Low-density lipoprotein nanoparticles reconstituted with unesterified docosahexaenoic acid (LDL-DHA) is promising nanomedicine with enhanced physicochemical stability and selective anticancer cytotoxic activity. The unique functionality of LDL-DHA ultimately relates to the structure of this nanoparticle. To date, however, little is known about the structural organization of this nanoparticle. In this study chemical, spectroscopic and electron microscopy analyses were undertaken to elucidate the structural and molecular organization of LDL-DHA nanoparticles. Unesterified DHA preferentially incorporates into the outer surface layer of LDL, where in this orientation the anionic carboxyl end of DHA is exposed to the LDL surface and imparts an electronegative charge to the nanoparticles surface. This negative surface charge promotes the monodisperse and homogeneous distribution of LDL-DHA nanoparticles in solution. Further structural analyses with cryo-electron microscopy revealed that the LDL-DHA nanostructure consist of a phospholipid bilayer surrounding an aqueous core, which is distinctly different from the phospholipid monolayer/apolar core organization of plasma LDL. Lastly, apolipoprotein B-100 remains strongly associated with this complex and maintains a discrete size and shape of the LDL-DHA nanoparticles similar to plasma LDL. This preliminary structural assessment of LDL-DHA now affords the opportunity to understand the important structure-function relationships of this novel nanoparticle.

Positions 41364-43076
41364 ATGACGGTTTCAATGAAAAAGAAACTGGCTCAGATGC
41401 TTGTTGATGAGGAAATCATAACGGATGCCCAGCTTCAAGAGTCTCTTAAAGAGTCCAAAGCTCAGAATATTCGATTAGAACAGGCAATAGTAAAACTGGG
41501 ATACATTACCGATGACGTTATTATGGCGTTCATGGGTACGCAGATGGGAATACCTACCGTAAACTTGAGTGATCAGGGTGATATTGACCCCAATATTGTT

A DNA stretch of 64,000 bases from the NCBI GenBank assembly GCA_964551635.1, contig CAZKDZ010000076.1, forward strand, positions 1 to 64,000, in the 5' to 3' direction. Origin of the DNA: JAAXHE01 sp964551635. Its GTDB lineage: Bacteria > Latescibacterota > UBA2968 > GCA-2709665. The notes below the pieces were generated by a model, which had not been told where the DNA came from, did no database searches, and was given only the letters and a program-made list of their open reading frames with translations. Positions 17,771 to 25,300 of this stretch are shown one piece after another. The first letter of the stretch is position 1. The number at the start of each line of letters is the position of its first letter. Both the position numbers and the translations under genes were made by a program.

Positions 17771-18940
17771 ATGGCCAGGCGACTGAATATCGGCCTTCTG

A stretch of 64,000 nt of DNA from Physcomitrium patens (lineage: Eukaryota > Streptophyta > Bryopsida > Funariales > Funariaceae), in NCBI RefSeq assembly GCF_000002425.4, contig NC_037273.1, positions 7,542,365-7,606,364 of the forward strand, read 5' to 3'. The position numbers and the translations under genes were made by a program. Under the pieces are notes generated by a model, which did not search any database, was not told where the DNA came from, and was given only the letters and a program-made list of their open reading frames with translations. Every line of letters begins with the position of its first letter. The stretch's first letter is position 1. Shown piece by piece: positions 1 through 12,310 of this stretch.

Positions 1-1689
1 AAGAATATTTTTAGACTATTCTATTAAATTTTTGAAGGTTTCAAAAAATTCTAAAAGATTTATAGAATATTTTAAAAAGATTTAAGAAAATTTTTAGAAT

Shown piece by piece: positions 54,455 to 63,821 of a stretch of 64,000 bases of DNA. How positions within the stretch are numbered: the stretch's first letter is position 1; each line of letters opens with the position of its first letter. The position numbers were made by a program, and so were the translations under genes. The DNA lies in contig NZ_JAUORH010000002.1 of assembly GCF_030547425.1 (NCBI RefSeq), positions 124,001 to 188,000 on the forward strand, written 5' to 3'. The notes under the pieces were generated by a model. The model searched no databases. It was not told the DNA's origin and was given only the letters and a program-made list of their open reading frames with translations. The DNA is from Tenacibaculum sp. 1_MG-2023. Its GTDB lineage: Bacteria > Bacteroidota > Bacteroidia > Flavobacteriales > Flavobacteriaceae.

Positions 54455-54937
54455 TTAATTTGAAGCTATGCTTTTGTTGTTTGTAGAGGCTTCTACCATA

|Original language||English (US)|
|Number of pages||11|
|Journal||Chemistry and Physics of Lipids|
|State||Published - Apr 2017|
- Journal Article